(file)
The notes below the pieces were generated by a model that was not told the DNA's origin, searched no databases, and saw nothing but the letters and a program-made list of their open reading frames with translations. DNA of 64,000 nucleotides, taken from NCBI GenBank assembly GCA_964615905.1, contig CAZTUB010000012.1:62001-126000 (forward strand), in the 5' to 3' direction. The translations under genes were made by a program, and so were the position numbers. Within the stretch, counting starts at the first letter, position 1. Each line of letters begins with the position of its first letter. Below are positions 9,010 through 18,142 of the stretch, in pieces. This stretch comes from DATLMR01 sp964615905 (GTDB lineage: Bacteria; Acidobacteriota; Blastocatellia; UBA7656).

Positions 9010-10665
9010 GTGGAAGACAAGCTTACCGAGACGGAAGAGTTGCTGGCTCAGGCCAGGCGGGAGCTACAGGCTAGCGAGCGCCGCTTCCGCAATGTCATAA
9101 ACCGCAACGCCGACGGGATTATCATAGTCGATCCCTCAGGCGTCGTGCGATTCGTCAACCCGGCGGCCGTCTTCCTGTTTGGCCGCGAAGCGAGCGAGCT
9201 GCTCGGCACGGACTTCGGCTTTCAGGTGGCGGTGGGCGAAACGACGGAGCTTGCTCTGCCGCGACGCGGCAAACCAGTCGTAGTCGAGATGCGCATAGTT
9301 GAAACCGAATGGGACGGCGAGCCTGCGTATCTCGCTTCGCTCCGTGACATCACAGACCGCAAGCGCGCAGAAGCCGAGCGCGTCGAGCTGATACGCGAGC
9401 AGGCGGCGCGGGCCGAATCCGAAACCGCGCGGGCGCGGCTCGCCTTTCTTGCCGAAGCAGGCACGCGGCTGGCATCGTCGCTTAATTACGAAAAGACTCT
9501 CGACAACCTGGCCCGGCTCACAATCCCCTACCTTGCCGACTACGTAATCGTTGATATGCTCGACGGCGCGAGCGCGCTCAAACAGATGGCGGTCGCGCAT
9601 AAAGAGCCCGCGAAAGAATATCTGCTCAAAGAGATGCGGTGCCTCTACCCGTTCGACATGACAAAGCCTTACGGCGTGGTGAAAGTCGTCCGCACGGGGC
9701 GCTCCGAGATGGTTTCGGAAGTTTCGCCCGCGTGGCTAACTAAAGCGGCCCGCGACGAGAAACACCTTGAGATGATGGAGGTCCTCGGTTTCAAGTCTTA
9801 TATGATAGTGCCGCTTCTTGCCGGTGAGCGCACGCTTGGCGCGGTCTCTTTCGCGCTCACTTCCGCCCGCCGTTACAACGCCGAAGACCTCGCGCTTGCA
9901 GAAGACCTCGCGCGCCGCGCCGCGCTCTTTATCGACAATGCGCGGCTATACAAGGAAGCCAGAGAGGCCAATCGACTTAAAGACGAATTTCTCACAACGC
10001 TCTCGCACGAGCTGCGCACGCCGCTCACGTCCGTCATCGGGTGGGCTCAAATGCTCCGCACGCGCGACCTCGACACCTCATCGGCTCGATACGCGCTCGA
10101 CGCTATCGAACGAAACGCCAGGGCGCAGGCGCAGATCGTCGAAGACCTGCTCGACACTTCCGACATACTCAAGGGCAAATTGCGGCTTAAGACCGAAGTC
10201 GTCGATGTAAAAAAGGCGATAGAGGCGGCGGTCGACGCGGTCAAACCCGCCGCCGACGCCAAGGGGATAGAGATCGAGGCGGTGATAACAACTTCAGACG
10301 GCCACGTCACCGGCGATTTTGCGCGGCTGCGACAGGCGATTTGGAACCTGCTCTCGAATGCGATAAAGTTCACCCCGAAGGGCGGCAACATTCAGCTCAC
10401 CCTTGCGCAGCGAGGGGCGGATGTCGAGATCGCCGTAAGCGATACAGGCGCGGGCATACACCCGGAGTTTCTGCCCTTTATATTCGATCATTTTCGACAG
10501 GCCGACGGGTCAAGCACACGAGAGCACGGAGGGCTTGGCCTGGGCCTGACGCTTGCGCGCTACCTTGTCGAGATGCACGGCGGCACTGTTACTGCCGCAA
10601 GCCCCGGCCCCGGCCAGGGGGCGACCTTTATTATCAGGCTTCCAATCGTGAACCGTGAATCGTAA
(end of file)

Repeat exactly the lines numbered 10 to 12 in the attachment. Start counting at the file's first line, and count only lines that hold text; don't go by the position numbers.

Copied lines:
9701 GCTCCGAGATGGTTTCGGAAGTTTCGCCCGCGTGGCTAACTAAAGCGGCCCGCGACGAGAAACACCTTGAGATGATGGAGGTCCTCGGTTTCAAGTCTTA
9801 TATGATAGTGCCGCTTCTTGCCGGTGAGCGCACGCTTGGCGCGGTCTCTTTCGCGCTCACTTCCGCCCGCCGTTACAACGCCGAAGACCTCGCGCTTGCA
9901 GAAGACCTCGCGCGCCGCGCCGCGCTCTTTATCGACAATGCGCGGCTATACAAGGAAGCCAGAGAGGCCAATCGACTTAAAGACGAATTTCTCACAACGC